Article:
Mountain biodiversity is associated with rare and fragile biota that are highly sensitive to climate change. To estimate the vulnerability of biodiversity to temperature rise, long-term field data are crucial. Species distribution models are an essential tool, in particular for invertebrates, for which detailed information on spatial and temporal distributions is largely missing. We applied presence-only distribution models to field data obtained from a systematic survey of 5 taxa (birds, butterflies, carabids, spiders, staphylinids), monitored in the northwestern Italian Alps. We estimated the effects of a moderate temperature increase on the multi-taxa distributions. Only small changes in the overall biodiversity patterns emerged, but we observed significant differences between groups of species and along the altitudinal gradient. The effects of temperature increase could be more pronounced for spiders and butterflies, and particularly detrimental for high-altitude species. We observed significant changes in community composition and species richness, especially in the alpine belt, but a clear separation between vegetation levels was retained also in the warming scenarios. Our conservative approach suggests that even a moderate temperature increase (about 1 °C) could influence animal biodiversity in mountain ecosystems: only long-term field data can provide the information to improve quantitative predictions, allowing us to readily identify the most informative signals of forthcoming changes.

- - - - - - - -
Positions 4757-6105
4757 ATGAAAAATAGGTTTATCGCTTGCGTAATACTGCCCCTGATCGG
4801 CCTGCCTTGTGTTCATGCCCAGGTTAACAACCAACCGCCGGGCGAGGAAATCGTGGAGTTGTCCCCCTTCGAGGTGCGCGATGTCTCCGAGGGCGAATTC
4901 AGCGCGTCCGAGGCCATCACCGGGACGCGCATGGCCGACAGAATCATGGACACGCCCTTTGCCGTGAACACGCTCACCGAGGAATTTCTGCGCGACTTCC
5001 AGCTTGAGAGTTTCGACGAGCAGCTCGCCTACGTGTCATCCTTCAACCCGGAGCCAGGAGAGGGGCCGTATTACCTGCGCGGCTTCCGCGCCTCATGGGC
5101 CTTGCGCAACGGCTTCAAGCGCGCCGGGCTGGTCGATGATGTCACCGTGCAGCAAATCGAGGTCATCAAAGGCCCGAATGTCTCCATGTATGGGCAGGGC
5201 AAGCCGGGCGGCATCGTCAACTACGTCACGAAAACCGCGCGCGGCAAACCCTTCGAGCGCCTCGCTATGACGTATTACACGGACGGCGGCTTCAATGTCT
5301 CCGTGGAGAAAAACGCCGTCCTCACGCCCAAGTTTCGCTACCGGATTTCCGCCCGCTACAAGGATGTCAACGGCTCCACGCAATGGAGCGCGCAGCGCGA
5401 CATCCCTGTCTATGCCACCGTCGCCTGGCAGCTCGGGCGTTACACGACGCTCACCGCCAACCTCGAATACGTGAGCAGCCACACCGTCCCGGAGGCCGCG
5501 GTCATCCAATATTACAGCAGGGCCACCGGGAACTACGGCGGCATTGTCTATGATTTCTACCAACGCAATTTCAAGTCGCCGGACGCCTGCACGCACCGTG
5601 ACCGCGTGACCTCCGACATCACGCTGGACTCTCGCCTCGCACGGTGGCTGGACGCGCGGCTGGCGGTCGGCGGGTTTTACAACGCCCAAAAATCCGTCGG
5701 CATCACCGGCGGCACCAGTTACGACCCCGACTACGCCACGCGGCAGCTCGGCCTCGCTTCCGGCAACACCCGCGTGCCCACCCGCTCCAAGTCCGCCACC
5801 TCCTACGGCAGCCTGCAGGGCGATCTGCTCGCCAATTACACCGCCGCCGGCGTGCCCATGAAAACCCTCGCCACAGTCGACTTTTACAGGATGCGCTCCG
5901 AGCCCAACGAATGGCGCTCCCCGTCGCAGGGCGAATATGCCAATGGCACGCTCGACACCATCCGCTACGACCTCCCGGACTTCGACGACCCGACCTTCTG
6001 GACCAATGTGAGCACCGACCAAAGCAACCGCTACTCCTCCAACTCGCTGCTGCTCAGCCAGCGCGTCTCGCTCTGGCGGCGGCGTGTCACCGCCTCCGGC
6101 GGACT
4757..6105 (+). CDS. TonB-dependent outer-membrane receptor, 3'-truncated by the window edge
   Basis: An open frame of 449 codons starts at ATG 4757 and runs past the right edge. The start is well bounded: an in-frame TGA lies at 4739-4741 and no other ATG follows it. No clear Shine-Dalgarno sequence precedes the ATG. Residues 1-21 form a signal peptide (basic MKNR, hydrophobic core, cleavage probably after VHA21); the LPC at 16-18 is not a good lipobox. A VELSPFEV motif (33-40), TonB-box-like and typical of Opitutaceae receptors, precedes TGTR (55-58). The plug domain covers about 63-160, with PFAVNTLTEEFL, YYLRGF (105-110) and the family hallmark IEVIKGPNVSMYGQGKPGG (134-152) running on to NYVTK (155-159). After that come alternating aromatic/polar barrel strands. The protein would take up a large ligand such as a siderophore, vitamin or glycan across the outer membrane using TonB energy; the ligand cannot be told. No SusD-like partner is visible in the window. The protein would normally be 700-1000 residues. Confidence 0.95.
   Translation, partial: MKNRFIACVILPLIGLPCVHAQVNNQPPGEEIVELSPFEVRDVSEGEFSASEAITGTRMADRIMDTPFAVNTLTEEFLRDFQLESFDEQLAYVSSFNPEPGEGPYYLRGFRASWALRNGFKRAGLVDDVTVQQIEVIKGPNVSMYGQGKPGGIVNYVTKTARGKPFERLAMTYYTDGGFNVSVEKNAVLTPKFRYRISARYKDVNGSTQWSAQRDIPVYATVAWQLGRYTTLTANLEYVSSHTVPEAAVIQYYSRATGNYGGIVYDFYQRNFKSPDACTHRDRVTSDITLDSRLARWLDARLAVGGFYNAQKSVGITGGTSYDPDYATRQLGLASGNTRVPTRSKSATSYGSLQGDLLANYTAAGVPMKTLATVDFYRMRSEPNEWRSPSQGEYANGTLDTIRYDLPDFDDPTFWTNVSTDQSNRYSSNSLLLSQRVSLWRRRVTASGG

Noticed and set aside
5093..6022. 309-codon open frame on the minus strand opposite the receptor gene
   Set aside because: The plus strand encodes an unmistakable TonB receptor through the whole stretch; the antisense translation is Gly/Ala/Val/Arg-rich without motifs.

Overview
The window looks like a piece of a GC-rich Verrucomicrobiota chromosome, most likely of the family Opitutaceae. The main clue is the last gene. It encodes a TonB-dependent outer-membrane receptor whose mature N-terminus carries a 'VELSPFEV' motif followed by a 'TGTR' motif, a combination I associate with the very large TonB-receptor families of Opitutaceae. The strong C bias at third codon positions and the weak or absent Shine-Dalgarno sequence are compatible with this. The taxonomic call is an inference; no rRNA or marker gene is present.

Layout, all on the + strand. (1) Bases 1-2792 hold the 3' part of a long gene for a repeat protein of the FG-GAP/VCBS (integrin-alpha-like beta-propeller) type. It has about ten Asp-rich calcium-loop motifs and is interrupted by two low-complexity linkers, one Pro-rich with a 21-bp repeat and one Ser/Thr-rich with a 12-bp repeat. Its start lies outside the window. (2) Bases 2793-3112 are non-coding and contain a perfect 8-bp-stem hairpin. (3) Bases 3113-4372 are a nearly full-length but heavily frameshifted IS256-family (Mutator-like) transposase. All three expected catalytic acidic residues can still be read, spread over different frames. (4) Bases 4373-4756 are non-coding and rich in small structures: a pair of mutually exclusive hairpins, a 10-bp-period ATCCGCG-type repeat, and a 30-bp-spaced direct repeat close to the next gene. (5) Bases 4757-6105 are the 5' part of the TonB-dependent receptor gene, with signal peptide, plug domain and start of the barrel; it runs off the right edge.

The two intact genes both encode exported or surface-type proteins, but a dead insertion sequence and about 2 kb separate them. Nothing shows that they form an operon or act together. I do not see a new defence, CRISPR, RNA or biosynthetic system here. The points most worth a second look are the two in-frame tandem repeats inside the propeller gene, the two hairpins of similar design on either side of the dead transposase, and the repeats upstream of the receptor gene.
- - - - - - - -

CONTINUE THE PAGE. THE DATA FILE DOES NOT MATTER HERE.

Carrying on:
This is an open access article distributed under the Creative Commons Attribution License
which permits unrestricted use, distribution, and reproduction in any medium, provided the original work is properly cited